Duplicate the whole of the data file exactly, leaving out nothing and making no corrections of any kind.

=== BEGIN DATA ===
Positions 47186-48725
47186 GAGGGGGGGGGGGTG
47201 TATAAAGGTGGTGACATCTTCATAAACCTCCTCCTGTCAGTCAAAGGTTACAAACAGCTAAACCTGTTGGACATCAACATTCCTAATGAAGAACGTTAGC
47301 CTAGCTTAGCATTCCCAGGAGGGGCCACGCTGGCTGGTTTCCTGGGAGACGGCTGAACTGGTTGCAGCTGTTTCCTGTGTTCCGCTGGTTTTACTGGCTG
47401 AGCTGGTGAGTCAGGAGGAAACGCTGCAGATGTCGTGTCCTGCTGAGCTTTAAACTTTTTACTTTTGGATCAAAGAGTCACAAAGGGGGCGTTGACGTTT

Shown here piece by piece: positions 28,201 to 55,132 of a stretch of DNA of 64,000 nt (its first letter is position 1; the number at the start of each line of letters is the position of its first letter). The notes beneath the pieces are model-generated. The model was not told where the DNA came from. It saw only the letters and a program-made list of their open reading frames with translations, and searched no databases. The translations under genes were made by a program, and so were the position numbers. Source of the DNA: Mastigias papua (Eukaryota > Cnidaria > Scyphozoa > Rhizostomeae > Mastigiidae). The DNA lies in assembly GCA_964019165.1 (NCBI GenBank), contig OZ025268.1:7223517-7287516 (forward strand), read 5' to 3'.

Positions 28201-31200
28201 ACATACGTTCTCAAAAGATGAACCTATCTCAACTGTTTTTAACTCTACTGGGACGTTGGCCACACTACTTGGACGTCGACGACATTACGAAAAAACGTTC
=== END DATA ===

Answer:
Positions 47186-48725
47186 GAGGGGGGGGGGGTG
47201 TATAAAGGTGGTGACATCTTCATAAACCTCCTCCTGTCAGTCAAAGGTTACAAACAGCTAAACCTGTTGGACATCAACATTCCTAATGAAGAACGTTAGC
47301 CTAGCTTAGCATTCCCAGGAGGGGCCACGCTGGCTGGTTTCCTGGGAGACGGCTGAACTGGTTGCAGCTGTTTCCTGTGTTCCGCTGGTTTTACTGGCTG
47401 AGCTGGTGAGTCAGGAGGAAACGCTGCAGATGTCGTGTCCTGCTGAGCTTTAAACTTTTTACTTTTGGATCAAAGAGTCACAAAGGGGGCGTTGACGTTT

Shown here piece by piece: positions 28,201 to 55,132 of a stretch of DNA of 64,000 nt (its first letter is position 1; the number at the start of each line of letters is the position of its first letter). The notes beneath the pieces are model-generated. The model was not told where the DNA came from. It saw only the letters and a program-made list of their open reading frames with translations, and searched no databases. The translations under genes were made by a program, and so were the position numbers. Source of the DNA: Mastigias papua (Eukaryota > Cnidaria > Scyphozoa > Rhizostomeae > Mastigiidae). The DNA lies in assembly GCA_964019165.1 (NCBI GenBank), contig OZ025268.1:7223517-7287516 (forward strand), read 5' to 3'.

Positions 28201-31200
28201 ACATACGTTCTCAAAAGATGAACCTATCTCAACTGTTTTTAACTCTACTGGGACGTTGGCCACACTACTTGGACGTCGACGACATTACGAAAAAACGTTC